Why a New Seder and Haggadah for Israel Independence Day (Yom Ha’atzmaut)?
In Israel, many celebrate Yom Ha’atzmaut (May 12, 2016) in nature, connecting with the land, having a picnic or taking a hike. We offer you a new ritual for Yom Ha’atzmaut, built around a picnic seder. The haggadah divides Israel’s Declaration of Independence into seven sections and associates a candle, food and discussion to each section. What better way to celebrate Yom Ha’atzmaut than by looking again at the State of Israel’s core values?
The number seven reminds us of Israel’s state symbol, the seven-branched menorah surrounded by an olive branch. More importantly seven is the number of wholeness, of Shabbat, and peace. In our haggadah, the first six sections contain a portion of the Declaration of Independence, with the seventh left to offer our own prayers and hopes for the future.
Join us in exploring the hopes and dreams of our ancestors, which are captured in Israel’s Declaration of Independence. Reflect on Israel’s story since its establishment. Share aspirations for Israel’s safe and peaceful future, a future that includes religious tolerance, acceptance and welcome for all.
Just as the hopes and dreams of our foreparents have paved our way, so may our hopes and dreams pave the way for our children. May our hopes and dreams for the State of Israel bring us closer to a time of peace.
Use our new Reconstructionist Yom Ha’atzmaut haggadah to enrich a picnic seder of your own, outdoors or indoors at your home or congregation. We’re excited to introduce this new way to observe Israel's Independence Day, with rituals, food, blessings, songs, fun facts and questions.
In addition to downloading or printing the mobile-friendly haggadah, you may wish to print copies of the support documents below for your seder.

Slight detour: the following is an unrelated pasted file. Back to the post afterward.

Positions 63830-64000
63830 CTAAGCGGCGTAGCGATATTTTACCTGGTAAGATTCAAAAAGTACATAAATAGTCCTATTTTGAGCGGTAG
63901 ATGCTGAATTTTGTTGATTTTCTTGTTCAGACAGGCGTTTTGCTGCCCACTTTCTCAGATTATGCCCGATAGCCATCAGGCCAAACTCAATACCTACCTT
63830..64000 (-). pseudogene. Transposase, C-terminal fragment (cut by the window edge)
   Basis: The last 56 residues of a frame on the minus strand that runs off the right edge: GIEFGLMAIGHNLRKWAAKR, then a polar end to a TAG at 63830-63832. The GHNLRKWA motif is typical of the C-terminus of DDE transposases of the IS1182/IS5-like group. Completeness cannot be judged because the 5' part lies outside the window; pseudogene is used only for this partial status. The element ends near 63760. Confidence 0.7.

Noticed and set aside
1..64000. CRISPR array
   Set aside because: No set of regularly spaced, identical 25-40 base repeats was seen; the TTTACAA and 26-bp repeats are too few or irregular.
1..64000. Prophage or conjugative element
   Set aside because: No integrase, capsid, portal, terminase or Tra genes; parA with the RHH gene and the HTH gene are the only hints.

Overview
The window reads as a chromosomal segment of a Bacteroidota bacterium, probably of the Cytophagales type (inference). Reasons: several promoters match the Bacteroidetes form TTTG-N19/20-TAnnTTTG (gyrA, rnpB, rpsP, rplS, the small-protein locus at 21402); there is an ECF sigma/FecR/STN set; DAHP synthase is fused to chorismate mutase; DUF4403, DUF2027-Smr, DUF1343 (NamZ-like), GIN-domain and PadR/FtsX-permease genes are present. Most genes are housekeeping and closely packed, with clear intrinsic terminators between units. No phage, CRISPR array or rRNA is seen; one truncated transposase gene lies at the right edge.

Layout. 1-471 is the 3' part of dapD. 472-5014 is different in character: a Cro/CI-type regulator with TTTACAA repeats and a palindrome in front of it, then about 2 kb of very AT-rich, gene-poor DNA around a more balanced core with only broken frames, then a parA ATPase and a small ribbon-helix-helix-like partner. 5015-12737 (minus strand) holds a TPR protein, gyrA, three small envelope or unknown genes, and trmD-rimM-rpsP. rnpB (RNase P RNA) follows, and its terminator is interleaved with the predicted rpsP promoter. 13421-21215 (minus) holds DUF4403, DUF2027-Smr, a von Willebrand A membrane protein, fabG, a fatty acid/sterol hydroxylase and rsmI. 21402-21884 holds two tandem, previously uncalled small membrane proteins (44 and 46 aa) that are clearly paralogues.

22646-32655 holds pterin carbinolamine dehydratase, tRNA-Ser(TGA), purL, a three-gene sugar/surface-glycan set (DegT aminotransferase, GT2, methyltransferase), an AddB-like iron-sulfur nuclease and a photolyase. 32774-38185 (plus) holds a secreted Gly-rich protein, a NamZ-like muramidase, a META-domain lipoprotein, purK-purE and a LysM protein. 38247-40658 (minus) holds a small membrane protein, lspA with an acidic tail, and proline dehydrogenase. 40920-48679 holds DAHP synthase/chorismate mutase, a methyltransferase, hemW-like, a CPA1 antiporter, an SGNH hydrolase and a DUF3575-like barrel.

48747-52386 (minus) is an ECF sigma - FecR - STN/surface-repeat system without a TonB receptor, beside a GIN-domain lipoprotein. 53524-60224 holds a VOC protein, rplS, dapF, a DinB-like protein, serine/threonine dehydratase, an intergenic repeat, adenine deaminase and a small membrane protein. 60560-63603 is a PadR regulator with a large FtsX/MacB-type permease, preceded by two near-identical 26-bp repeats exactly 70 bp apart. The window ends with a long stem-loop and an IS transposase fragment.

Our haggadah is designed for use in different ways by different groups. For adult study—in pairs or small groups—each individual may want and need a copy of the Declaration of Independence. For these adults, the haggadah might be printed or projected depending on your setting and group. Families or children might use the haggadah as the central text, and a leader or adult with each group might read selections from the Declaration aloud. The important thing is to look through the materials in advance, consider the needs of your group and prepare accordingly.
We encourage your creativity and inventiveness. We are eager to hear how you experienced this new ritual, what insights you gained and how we might improve it in the future.
Packing List: You’ll need to gather the supplies for the seder in advance. This helpful list includes the items you’ll need.
Israel’s Declaration of Independence: The haggadah includes prompts to read text from a corresponding section of the Declaration of Independence. This copy of the Declaration is divided to match the seder.
Questions: These questions can guide your discussion in each section of the haggadah. Print them out and tape them to the table for reference or save them to your tablet or phone. When the haggadah prompts you to discuss a section of the Declaration, refer to these questions.
Yom Ha'Atzmaut Haggadah: This is the main document for your seder. At certain points in the seder, you'll be prompted to refer to the Israeli Declaration of Independence or the list of questions. We suggest printing out those two documents, and accessing this haggadah on your mobile device. You can also print the haggadah, if you prefer.
After you use the haggadah to guide your seder, we’d love to hear from you at email@example.com. Please let us know what worked well and what we could improve.
Bina, The Center for Jewish Identity and Hebrew Culture, created a seder as a resource to support their goal of creating a contemporary commentary for Israel’s Declaration of Independence. Inspired by their example, we created a new ritual based on their seder. Bina is a part of the Israeli-Jewish Renaissance—a circle of institutions and organizations in Israel devoted to democracy and religious pluralism. Several RRC students have studied at Bina, and our community’s visits to Israel often include time spent with the organizations of the Israeli-Jewish Renaissance. The Reconstructionist movement is proud to partner with Bina and others in the Israeli Jewish Renaissance.